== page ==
The Palio di Siena: previews, interesting facts and rituals
The contrade of the 2018 editions
The Palio di Siena horse race takes place twice a year: on 2nd July, the day dedicated to the Madonna of Provenzano, and on 16th August, on the occasion of the assumption. Not all seventeen contrade, or districts, are eligible to race in the Palio: only ten of them can compete. Seven places go to the districts that did not take part in the Palio the previous year. The last 3 places, however, are drawn at random about a month before the race. The seven districts who will automatically have the right to participate in the Palio on 2nd July 2018 are Chiocciola, Nicchio, Oca, Lupa, Drago, Istrice and Valdimontone. The three districts have been drawn, which will be added to these seven, are Tartuca, Leocorno and Giraffa. An interesting fact: “la contrada” that has won the most races since the 1600s, is the la Chiocciola. The districts of Leocorno, Pantera, Civetta, Drago, Nicchio, Tartuca and Giraffa will take part in the Palio of the Assumption in 2018. On 8th July 2018 at 7 pm the three districts that will join these will be drawn.
The new banner
The prize for the winning contrada is called the drappellone or palio, which the Sienese also call cencio, or ‘rag’. The palio always has a rectangular shape, is painted on silk and is held up by a halberd pole that has a silver plate and two plumes at the top. After the victory, the banner remains the property of the winning district and becomes part of its history. Under the rules of the Palio, each year the Administration selects a trusted artist to make the cencio. Presented to the people about a week before the race, the palio immediately arouses the curiosity of enthusiasts, because, according to tradition, it may contain clues indicating who will win. To banner for the race on 2nd July 2018 will be made by the Sienese artist Emilio Giannelli, known for his caricatures and cartoons published since 1991 on the front page of the Corriere della Sera newspaper and in the most famous Italian magazines such as L’Espresso and Panorama.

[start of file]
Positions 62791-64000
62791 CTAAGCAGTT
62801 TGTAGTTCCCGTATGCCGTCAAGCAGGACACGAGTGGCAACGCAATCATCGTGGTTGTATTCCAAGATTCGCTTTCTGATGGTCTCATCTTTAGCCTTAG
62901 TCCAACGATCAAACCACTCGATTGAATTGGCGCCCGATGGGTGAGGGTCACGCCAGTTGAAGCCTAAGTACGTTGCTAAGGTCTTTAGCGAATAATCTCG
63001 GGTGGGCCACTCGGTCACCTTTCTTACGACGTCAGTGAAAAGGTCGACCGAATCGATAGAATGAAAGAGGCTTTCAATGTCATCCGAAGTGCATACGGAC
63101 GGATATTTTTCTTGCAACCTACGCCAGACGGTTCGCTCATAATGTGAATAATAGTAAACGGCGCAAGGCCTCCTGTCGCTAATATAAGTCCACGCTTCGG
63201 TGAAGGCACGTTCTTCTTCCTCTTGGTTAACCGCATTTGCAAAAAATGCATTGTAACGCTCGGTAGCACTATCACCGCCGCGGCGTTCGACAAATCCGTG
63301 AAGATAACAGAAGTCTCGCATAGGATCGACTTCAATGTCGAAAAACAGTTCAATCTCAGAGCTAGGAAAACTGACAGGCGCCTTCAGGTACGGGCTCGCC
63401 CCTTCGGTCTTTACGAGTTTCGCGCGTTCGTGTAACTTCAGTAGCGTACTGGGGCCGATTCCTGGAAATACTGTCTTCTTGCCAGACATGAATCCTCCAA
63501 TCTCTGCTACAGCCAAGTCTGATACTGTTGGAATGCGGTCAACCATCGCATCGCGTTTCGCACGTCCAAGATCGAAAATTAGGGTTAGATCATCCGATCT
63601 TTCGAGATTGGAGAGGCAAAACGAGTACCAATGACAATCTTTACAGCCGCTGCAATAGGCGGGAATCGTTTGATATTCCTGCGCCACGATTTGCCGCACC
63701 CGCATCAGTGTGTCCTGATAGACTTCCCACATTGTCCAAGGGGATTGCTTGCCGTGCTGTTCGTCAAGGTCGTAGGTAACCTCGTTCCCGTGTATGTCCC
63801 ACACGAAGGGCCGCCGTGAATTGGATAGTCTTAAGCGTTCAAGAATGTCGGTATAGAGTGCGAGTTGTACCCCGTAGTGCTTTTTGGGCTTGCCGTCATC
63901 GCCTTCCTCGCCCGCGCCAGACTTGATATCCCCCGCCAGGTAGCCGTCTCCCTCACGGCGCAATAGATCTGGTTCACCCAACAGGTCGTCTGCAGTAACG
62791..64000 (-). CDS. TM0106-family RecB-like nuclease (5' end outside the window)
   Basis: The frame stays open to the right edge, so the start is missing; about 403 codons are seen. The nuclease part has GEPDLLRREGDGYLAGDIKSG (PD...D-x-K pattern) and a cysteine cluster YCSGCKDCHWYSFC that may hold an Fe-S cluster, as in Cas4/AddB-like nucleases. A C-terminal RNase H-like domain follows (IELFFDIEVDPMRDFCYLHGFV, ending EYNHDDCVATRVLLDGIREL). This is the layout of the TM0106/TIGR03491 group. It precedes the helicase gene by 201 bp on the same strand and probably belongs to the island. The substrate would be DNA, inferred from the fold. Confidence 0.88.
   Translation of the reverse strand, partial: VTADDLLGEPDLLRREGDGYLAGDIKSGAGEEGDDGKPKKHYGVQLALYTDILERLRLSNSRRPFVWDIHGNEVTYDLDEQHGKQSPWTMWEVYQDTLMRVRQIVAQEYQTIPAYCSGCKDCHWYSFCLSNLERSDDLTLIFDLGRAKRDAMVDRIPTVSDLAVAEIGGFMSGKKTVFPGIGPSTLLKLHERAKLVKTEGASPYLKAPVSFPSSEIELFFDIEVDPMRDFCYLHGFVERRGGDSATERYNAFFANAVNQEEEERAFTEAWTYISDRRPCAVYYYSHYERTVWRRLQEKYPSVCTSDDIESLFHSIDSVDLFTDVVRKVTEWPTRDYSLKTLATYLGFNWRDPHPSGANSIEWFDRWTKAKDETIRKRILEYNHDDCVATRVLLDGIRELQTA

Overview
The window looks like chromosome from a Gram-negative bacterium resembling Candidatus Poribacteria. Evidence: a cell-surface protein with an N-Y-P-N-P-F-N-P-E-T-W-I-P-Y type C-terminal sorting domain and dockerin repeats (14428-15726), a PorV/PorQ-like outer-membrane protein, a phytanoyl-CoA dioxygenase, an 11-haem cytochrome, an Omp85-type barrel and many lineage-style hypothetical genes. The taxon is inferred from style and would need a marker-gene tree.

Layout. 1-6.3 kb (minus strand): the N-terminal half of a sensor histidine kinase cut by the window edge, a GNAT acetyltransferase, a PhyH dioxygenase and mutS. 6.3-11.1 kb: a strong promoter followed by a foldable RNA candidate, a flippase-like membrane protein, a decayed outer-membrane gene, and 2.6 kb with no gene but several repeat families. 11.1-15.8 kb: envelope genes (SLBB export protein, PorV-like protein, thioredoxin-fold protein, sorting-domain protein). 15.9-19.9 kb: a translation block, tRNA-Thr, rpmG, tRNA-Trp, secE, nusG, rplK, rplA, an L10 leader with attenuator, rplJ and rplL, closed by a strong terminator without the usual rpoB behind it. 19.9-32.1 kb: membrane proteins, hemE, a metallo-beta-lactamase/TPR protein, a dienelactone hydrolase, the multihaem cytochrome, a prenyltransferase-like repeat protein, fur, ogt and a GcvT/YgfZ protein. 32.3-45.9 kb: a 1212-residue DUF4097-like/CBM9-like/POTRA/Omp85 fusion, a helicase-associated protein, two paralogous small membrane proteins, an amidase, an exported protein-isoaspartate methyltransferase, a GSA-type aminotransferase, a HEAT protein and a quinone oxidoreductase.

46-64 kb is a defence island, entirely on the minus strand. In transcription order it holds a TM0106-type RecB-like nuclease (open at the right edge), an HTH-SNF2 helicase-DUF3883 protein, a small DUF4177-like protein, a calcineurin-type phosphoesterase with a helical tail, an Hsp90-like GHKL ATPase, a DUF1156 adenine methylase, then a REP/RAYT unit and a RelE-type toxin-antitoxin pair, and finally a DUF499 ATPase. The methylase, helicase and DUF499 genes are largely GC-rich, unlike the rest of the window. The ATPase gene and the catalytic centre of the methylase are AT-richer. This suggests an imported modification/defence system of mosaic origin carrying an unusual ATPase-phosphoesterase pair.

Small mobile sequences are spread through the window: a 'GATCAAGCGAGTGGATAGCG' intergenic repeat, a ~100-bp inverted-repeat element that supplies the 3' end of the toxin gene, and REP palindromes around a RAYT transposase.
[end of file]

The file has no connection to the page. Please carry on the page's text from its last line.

“Go, and return victorious”
The Palio lasts fir four days, during which there are six trials. The fourth day is race day, and the first is the day when the tratta takes place, namely the assignment of the horses to the districts. In fact, the real competitors are the horses: it is not uncommon, for example, that the winning horse arrives at the finish line scosso, i.e. without a jockey. And it is actually the horses who are blessed by a priest shortly before the competition starts, with the phrase “Go, and return victorious”.The Palio di Siena is a truly unique experience, where visitors can witness first hand the excitement of history as it took shape, and is revived each year.